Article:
As the Southern Baptist Convention (SBC) marks its annual Racial Reconciliation Sunday on February 9, the denomination faces continued controversy surrounding critical race theory and intersectionality. The observance, now in its 56th year, highlights SBC efforts to eradicate racism, promote healing and unity, and encourage diversity within congregations. Formerly called Race Relations Sunday, the name was changed in the year 2000.
Arguments against Racial Reconciliation Sunday have resurfaced largely due to “Resolution 9: On Critical Race Theory and Intersectionality,” which passed at last year’s SBC convention. The denomination’s Ethics & Religious Liberty Commission (ERLC), which provides resources for Racial Reconciliation Sunday, is trying to clarify what it calls “misinformation” about the observance.
Pastor Jamaal Williams Warns Against ‘monocultural silos’
For this year’s Racial Reconciliation Sunday, the ERLC is providing a bulletin insert with an excerpt of Pastor Jamaal Williams’ article “Intentionally Cultivating Multicultural Churches.” Williams, lead pastor at Sojourn Church Midtown in Louisville, Kentucky, credits Jesus with originating the concept of diversity but admits that pursuing it can be challenging.
“The process is painful for pastors and congregations alike,” he writes. “Not only does it challenge heart-level issues of prejudice, but it challenges lifelong preferences regarding music, expressiveness in services, preaching style and more.” Williams advises congregations to strive for Christian maturity, build bridges, “continuously sow seeds” to expand God’s kingdom, listen to one another, and extend grace and forgiveness.
As non-Hispanic whites are projected to become a minority in America, Williams says, churches must start seeking diversity immediately or risk becoming obsolete “monocultural silos.” By contrast, he writes, when earthly congregations reflect “the portrait of heaven we’re given in Revelation 7:9,” they have the power to “transform the mores of society.”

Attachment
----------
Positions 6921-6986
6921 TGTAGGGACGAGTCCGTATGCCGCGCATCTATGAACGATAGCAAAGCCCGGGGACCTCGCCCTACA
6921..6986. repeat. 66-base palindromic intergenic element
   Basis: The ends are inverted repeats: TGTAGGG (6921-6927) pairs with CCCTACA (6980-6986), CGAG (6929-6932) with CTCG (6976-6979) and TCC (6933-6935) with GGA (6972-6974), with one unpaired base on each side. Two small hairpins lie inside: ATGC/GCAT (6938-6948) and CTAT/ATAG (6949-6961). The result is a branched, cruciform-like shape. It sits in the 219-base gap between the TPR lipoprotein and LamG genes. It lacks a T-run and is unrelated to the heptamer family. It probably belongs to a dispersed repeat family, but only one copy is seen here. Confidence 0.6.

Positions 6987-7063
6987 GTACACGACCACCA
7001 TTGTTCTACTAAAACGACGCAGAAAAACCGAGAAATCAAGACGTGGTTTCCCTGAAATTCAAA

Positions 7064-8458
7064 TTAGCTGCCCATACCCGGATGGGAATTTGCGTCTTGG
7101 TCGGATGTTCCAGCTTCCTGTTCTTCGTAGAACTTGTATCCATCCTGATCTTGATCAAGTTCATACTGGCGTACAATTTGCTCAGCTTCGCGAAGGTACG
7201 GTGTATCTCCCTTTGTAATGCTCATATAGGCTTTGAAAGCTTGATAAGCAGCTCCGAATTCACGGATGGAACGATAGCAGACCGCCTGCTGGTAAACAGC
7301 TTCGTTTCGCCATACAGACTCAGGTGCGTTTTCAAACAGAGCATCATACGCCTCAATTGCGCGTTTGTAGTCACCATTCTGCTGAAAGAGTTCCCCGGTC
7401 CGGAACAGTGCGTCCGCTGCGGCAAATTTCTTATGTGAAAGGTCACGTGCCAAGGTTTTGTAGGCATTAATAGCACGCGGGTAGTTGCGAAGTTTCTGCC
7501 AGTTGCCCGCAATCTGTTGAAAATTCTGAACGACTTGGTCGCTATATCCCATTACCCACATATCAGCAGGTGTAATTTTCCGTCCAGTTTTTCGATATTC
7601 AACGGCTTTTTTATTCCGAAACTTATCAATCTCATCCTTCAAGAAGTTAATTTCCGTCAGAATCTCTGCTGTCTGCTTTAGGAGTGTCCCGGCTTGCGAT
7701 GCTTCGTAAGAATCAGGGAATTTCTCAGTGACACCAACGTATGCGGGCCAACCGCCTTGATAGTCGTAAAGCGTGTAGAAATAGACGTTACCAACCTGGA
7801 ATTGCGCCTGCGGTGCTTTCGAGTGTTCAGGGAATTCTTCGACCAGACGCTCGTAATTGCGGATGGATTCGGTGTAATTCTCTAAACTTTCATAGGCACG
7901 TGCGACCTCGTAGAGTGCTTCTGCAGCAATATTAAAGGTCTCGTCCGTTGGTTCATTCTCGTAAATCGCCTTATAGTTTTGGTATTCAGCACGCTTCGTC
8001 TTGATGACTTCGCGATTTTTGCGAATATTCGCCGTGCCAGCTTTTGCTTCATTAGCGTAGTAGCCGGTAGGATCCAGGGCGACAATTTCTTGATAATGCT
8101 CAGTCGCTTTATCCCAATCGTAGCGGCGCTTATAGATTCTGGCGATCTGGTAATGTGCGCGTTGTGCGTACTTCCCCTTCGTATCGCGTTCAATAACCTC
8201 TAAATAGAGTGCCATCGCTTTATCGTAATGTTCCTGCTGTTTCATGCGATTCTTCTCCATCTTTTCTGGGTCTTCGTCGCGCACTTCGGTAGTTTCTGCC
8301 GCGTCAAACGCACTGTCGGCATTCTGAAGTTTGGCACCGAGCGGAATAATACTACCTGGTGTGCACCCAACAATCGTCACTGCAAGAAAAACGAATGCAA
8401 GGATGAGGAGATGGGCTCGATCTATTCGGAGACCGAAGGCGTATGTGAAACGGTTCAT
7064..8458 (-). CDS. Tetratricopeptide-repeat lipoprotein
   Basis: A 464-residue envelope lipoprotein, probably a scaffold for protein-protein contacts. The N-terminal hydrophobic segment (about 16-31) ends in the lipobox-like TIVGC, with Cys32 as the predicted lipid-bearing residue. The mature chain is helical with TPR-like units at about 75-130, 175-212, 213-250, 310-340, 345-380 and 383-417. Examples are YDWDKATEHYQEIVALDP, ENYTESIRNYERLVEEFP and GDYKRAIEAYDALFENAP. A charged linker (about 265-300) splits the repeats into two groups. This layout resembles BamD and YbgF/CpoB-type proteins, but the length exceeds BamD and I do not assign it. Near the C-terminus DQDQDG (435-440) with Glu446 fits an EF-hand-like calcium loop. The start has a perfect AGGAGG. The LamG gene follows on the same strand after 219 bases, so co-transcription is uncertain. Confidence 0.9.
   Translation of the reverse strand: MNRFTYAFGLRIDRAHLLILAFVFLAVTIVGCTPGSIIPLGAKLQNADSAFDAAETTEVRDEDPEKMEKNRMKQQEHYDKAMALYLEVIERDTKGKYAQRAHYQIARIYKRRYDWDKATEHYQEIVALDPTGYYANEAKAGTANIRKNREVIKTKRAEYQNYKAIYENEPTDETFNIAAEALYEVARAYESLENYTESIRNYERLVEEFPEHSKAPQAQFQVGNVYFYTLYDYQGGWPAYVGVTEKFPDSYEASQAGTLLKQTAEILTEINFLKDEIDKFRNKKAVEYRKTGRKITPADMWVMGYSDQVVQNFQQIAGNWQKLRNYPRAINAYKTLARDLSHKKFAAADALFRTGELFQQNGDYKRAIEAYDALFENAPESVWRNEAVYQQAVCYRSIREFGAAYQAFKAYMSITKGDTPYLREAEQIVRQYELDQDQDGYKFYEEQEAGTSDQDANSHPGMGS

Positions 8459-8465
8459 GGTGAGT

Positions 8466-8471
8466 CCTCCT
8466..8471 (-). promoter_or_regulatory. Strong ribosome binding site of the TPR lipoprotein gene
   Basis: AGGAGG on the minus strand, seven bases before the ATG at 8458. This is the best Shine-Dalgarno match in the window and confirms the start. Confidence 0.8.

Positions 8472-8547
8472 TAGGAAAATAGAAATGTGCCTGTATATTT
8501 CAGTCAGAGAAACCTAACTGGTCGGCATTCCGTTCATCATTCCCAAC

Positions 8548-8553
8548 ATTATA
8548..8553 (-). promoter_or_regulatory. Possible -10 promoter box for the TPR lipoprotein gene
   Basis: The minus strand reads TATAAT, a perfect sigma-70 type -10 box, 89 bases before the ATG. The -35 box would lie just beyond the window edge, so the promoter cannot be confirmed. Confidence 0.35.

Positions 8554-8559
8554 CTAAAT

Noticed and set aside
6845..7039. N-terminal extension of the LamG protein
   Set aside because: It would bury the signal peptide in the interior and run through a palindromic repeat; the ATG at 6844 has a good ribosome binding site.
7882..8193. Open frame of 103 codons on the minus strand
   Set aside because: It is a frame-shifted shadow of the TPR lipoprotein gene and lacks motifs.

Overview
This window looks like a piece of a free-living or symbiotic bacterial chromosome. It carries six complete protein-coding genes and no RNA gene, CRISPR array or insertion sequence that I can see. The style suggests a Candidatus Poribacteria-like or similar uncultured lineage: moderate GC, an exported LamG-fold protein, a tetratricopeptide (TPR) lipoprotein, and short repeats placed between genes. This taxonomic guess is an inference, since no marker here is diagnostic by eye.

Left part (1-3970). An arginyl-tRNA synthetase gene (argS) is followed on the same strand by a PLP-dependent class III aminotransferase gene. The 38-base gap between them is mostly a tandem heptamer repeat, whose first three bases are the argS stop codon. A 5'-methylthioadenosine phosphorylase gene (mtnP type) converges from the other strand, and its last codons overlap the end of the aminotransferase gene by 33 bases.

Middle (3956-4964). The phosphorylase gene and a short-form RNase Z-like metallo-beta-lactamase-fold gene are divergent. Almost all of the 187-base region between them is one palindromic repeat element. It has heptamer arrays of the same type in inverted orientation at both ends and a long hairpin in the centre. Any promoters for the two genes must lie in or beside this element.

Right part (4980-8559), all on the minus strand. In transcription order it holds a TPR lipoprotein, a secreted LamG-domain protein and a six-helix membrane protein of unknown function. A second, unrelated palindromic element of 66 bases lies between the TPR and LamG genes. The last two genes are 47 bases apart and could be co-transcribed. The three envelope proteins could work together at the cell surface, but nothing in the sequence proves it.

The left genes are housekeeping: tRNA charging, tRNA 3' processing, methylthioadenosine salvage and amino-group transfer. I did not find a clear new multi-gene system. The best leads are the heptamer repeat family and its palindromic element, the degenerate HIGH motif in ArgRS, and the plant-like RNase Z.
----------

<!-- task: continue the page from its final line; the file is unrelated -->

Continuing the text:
SBC President J.D. Greear has spoken repeatedly about the sin of racism and the common humanity of all people. In 2018 he wrote: “If we want the SBC to be a homogeneous, conservative, white Anglo-Saxon movement, then cultural hegemony is fine. But if we want to reach the diverse communities throughout the U.S., then we better get ready to change our cultural and leadership structures.”
Critical Race Theory Conflicts With the Bible, Say Critics
Intersectionality refers to the different ways that various forms of discrimination or marginalization overlap and interact. Critical race theory is a movement to change—and improve—how society organizes itself around racial categories and oppression.
Critics say those ideologies are injecting theological liberalism into society and the SBC. Intersectionality has been at the center of the denomination’s debate about allowing women pastors. John MacArthur called Resolution 9 a “watershed” moment signaling that the SBC is allowing the culture to interpret the Bible.
In an article titled “Critical Race Theory, Intersectionality, and the Gospel,” Tom Ascol calls the concepts “Marxist” and “incompatible with biblical Christianity.” His proposed amendment to Resolution 9, emphasizing that critical race theory and intersectionality aren’t just tools but dangerous ideologies, was rejected at last year’s SBC convention.
Ascol writes that even if they’re considered analytical tools, these concepts can’t be used neutrally because they “have ideas and principles embedded within them that are, at best, antithetical to the way of Christ.” He objects to viewing religion in terms of power dynamics and oppression, saying that “fails to evaluate people in their primary relationship, which is as creatures made in the image of their Creator.”
Focusing on someone’s victim statuses, Ascol writes, “clouds the fact revealed in the Bible that every person’s fundamental problem is that they have sinned against the holy God who created them.”
The Search for Middle Ground
Writing at SBCVoices.com, Todd Benkert argues that critical race theory and intersectionality may be both a “dangerous ideology” and a “useful analytical tool.” He urges a balance, saying Christians should move beyond “mere trigger words” and not “reject an idea merely because of its source.”